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Online Lectures on Bioinformatics


Algorithms for the comparison of two sequences

General gap functions for type II alignments

Biologically it is important to penalize a long gap not as the sum of single gaps because it is likely to be due to one evolutionary event. The above algorithm for type II alignments falls short of doing so. In fact the paradigm of the type II graph breaks down when gap functions are introduced. First the set of edges would have to be extended to include long horizontal or vertical edges (from (i,j) to (i,j+k) and to (i+k,j)). The attribution of weights to these edges, however, is ambiguous as it depends on the preceding edge in a path. If, e.g., a vertical edge was preceded by another vertical edge, this corresponds to a longer gap, the weight of which is not necessarily the sum of the two edges.

In [WSB76] it is shown that in spite of this complication an algorithm similar to the one for single indels exists to calculate an optimal type II alignment with more general gap functions. They proved that the following algorithm using a gap function g with produces the optimal alignment ([WSB76], [Wat84b]):
Algorithm A-II:

Without having to give the exact (rather lengthy) proof for this algorithm here, there still is a way to motivate the above formula for a more restricted class of biologically reasonable gap functions. When assessing the score of an alignment a gap will always be seen as one entity of maximal size and not as two (or more) adjacent gaps of smaller size. The penalty for the gap should therefore never exceed the sum of the penalties given to its parts. Mathematically this leads to the requirement of subadditivity:

This condition implies that the maximal vertical or horizontal edge out of those that make up a certain gap is the cheapest one and therefore will be chosen by the optimization procedure. The problem of ambiguities in the assignment of weights to the edges in the graph is hereby circumvented. For a gap function of the form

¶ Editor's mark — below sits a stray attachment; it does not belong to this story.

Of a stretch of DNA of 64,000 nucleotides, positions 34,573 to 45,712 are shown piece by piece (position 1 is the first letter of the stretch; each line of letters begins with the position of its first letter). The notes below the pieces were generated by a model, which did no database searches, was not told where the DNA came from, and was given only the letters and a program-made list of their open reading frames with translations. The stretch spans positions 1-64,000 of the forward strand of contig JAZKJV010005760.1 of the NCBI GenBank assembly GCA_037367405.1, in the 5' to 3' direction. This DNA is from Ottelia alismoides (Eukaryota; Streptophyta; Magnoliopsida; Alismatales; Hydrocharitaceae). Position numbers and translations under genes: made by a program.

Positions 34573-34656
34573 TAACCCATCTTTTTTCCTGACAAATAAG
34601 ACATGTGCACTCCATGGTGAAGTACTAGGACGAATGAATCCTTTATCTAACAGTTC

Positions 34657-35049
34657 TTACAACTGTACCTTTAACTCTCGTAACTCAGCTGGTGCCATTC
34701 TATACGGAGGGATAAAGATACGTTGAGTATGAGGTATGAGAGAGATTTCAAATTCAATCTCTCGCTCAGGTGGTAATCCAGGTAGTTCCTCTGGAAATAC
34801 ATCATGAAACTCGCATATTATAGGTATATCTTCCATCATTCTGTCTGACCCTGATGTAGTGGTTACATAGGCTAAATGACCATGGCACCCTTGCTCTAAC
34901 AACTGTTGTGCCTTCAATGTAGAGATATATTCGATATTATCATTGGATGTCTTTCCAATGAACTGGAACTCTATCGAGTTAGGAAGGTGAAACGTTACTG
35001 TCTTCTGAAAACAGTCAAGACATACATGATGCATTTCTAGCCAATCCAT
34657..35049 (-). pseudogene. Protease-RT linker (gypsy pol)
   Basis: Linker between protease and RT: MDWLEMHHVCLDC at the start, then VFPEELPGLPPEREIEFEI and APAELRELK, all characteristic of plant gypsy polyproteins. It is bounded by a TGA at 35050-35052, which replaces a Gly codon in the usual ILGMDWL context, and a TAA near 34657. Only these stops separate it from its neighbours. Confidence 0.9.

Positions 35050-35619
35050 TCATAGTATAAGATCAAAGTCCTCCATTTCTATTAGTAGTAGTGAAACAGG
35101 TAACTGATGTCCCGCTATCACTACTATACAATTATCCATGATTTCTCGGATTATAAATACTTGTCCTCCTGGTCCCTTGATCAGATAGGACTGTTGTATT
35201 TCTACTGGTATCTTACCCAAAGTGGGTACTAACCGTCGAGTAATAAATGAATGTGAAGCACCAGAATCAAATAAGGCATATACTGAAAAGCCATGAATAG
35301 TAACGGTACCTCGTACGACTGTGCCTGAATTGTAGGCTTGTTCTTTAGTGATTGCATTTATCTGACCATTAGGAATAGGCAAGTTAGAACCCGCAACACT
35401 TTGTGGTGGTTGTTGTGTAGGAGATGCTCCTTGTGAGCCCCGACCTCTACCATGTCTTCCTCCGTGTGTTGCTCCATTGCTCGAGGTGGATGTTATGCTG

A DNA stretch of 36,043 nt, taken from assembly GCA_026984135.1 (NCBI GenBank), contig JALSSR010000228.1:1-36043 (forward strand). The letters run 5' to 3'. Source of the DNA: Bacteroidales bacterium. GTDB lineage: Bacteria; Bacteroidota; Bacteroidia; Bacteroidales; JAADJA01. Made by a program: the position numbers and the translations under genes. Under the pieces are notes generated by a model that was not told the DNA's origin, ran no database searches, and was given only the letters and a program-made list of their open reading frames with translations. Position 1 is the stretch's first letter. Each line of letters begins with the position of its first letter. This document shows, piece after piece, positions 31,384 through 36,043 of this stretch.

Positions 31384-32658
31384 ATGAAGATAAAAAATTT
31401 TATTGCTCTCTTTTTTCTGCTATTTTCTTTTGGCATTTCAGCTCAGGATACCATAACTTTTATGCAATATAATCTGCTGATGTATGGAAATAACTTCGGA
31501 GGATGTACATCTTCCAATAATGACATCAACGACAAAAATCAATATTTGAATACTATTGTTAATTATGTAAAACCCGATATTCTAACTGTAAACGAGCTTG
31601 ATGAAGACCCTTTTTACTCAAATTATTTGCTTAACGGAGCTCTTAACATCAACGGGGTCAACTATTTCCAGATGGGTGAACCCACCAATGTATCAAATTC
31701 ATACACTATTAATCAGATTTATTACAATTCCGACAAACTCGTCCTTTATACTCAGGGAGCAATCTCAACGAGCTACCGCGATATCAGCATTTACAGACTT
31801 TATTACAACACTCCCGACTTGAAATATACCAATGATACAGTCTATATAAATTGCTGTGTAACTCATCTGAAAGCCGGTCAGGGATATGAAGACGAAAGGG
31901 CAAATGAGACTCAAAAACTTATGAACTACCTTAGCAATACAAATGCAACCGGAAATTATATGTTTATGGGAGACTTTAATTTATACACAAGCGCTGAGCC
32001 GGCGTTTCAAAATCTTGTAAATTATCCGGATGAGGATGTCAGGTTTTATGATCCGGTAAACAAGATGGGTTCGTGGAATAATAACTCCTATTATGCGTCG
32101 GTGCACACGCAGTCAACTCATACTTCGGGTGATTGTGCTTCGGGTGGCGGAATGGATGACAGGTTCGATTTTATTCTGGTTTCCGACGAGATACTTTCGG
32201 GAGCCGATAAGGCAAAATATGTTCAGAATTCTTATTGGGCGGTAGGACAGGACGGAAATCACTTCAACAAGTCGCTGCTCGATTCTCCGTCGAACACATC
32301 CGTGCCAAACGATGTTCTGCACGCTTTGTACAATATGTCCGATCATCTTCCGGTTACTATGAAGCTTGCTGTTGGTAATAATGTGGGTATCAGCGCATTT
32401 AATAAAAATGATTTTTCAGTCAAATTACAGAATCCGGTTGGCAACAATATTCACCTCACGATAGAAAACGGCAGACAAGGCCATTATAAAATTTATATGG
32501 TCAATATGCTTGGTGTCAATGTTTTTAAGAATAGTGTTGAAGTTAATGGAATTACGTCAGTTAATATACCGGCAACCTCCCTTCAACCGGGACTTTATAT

subadditivity is certainly fulfilled as

Such a gap function will be called linear. Waterman [Wat84a] introduces also subadditive gap functions.

The explicit algorithm for linear gap functions can now be written in the following form ([Got82], [Wat84a]):


This algorithm then involves inspection of a row and column up to the current point for every matrix entry. Gotoh [Got82] showed that this step can be abbreviated to comparison of one new and one old value per row/column. This is due to the fact that the penalties for the gaps of various length all change by the same additive constant when the algorithm proceeds from cell (i,j) to (i+1,j) or (i,j+1).

We can therefore formulate the algorithm to calculate a type II alignment under linear gap penalties as follows.
Algorithm A-II-1:


Checking only 5 values at every matrix entry this algorithm has a time complexity of O(n2) just like algorithm A-II-s. However, it has the great advantage of allowing for the more useful linear gap penalty functions. This has made it the most commonly used form of sequence alignment algorithm in molecular biology. The same improvement that led to the quadratic complexity here can also be applied to algorithm A-I when linear gap penalties are used.

Alignment Quiz: 2.
Alignment Quiz: 2.

Dynamic Programming in C
Dynamic Programming in C

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